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Davis v. Davis

United States District Court, S.D. Mississippi, Southern Division

November 6, 2014

ERIC DAVIS, Petitioner,
v.
HUBERT DAVIS, Respondent.

ORDER ADOPTING REPORT AND RECOMMENDATION

DAVID BRAMLETTE, District Judge.

This cause is before the Court on the petitioner Eric Davis's Petition Under 28 U.S.C. § 2254 for Writ of Habeas Corpus (docket entry 1), and his memorandum in support thereof (docket entry 2), the respondent Hubert Davis's response to the petition (docket entry 10), the petitioner's rebuttal (docket entry 12), the petitioner's supplemental claims set forth in his motion for leave to supplement (docket entry 19) and memorandum (docket entry 20), the Report and Recommendation of Magistrate Judge Michael T. Parker (docket entry 22), and the petitioner's objections thereto (docket entry 23). Having carefully considered all the matters before the Court and the applicable law, and being fully advised in the premises, the Court finds as follows:

Eric Davis, an inmate with the Mississippi Department of Corrections, brings this action under 28 U.S.C. § 2254. On December 14, 2009, the petitioner was convicted of murder and one count of felon in possession of a firearm in the Circuit Court of Warren County, Mississippi. He was sentenced to life plus five years for the murder and firearm conviction respectively. Davis filed a direct appeal of his conviction and sentence to the Mississippi Supreme Court, raising the following issues:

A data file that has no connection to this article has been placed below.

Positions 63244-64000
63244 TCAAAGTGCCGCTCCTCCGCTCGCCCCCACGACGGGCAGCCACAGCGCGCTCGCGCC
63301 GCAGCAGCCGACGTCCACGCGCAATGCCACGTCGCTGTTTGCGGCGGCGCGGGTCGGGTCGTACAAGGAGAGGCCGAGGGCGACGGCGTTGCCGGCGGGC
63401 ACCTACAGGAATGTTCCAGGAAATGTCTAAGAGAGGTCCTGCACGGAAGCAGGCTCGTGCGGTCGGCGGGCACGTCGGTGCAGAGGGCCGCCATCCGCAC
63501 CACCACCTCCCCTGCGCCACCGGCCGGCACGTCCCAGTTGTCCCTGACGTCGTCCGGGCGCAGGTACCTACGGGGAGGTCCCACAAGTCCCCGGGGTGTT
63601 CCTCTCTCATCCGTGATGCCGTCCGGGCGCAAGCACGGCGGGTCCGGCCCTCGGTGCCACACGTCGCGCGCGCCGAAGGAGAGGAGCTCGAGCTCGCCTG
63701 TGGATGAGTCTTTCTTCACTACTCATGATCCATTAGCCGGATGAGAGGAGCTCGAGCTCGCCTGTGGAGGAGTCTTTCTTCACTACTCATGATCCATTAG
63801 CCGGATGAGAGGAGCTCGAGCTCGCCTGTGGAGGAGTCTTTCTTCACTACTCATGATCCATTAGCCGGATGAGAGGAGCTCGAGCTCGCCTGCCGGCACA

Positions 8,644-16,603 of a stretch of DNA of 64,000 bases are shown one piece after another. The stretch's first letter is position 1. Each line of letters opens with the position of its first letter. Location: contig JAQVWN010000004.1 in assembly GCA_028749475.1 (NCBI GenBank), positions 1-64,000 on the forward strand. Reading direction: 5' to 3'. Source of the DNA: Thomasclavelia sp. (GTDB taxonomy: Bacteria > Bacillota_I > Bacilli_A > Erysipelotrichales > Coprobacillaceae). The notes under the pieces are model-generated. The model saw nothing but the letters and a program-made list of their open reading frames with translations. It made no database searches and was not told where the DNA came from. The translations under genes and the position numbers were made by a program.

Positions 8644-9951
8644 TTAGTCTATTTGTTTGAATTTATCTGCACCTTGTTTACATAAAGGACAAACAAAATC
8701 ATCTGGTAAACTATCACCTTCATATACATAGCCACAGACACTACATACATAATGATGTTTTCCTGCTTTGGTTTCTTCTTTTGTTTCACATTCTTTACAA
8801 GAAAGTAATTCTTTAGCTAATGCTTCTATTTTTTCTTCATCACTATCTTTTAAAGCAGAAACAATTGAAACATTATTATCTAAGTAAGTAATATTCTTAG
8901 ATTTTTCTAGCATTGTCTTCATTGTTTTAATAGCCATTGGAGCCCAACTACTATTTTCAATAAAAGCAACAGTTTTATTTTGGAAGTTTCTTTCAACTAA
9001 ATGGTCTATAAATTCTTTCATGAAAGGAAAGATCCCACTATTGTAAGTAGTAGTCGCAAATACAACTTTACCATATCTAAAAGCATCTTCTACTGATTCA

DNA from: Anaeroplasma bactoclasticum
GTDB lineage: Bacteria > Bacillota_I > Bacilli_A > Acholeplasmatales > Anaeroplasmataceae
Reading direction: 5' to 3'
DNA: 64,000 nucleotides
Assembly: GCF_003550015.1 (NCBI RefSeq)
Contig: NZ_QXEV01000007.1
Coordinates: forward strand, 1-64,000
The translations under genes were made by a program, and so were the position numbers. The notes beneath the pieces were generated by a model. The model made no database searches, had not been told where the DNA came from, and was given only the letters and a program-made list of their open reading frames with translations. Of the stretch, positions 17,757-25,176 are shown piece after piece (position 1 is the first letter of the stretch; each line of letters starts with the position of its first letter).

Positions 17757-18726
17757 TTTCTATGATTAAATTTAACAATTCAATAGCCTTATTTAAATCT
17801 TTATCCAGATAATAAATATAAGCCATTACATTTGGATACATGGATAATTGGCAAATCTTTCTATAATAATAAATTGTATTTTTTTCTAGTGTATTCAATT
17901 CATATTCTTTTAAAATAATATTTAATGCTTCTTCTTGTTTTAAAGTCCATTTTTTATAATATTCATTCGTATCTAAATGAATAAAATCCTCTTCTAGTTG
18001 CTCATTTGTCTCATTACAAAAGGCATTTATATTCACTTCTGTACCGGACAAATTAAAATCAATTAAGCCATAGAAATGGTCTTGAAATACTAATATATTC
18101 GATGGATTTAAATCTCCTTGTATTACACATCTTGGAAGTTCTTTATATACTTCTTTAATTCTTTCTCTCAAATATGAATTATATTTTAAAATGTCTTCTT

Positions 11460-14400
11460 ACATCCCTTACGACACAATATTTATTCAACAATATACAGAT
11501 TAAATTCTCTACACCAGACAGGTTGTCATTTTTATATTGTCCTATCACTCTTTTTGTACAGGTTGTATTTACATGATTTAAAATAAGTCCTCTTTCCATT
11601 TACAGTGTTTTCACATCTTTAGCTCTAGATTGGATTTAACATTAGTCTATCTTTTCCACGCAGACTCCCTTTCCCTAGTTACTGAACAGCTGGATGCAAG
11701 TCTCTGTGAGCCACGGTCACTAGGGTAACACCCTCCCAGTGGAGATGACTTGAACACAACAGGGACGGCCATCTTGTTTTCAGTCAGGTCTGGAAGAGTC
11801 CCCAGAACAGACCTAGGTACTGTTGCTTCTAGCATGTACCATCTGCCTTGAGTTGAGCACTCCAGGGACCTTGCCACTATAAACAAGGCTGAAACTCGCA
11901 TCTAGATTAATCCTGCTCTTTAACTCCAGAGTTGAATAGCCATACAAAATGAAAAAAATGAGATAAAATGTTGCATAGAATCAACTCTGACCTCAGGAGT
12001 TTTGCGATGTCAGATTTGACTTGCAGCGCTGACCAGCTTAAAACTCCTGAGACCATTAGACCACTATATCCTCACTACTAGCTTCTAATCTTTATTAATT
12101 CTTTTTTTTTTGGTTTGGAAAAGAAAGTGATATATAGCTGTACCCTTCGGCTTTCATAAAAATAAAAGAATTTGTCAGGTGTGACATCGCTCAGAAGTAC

(1) The trial court erred in failing to properly instruct the jury on the defense of necessity regarding the possession of a firearm by a felon;

(2) The trial court erred in denying the motion for a new trial as the verdict was against the overwhelming weight of the evidence; and

(3) The trial court erred in failing to allow testimony as to the toxicology report showing that Devin Moore (the victim) had traces of THC in his blood at the time of death.

See Davis v. Mississippi , 69 So.3d 45, 46 (Miss. Ct. App. 2011). The Mississippi Court of Appeals affirmed the judgment of the Circuit Court on May 31, 2011, and denied a motion for rehearing on September 6, 2011.

On November 10, 2011, Davis filed an Application to Proceed in the Trial Court with a Motion for Post-Conviction Relief in the Mississippi Supreme Court, raising the following issues:

(1) Whether the petitioner was denied his fundamental rights to a fair trial where prosecutorial authorities suppressed essential facts and documents favorable to the defense from the eyes of the jurors, with obvious conflict of interest;

(2) Whether the trial court erred by allowing Angela Burgess to testify at trial which amounted to hearsay testimony and to "only" submit her phone records and not those of Devin Moore which were requested;

(3) Whether the verdict was against the overwhelming weight of the evidence (newly discovered evidence); and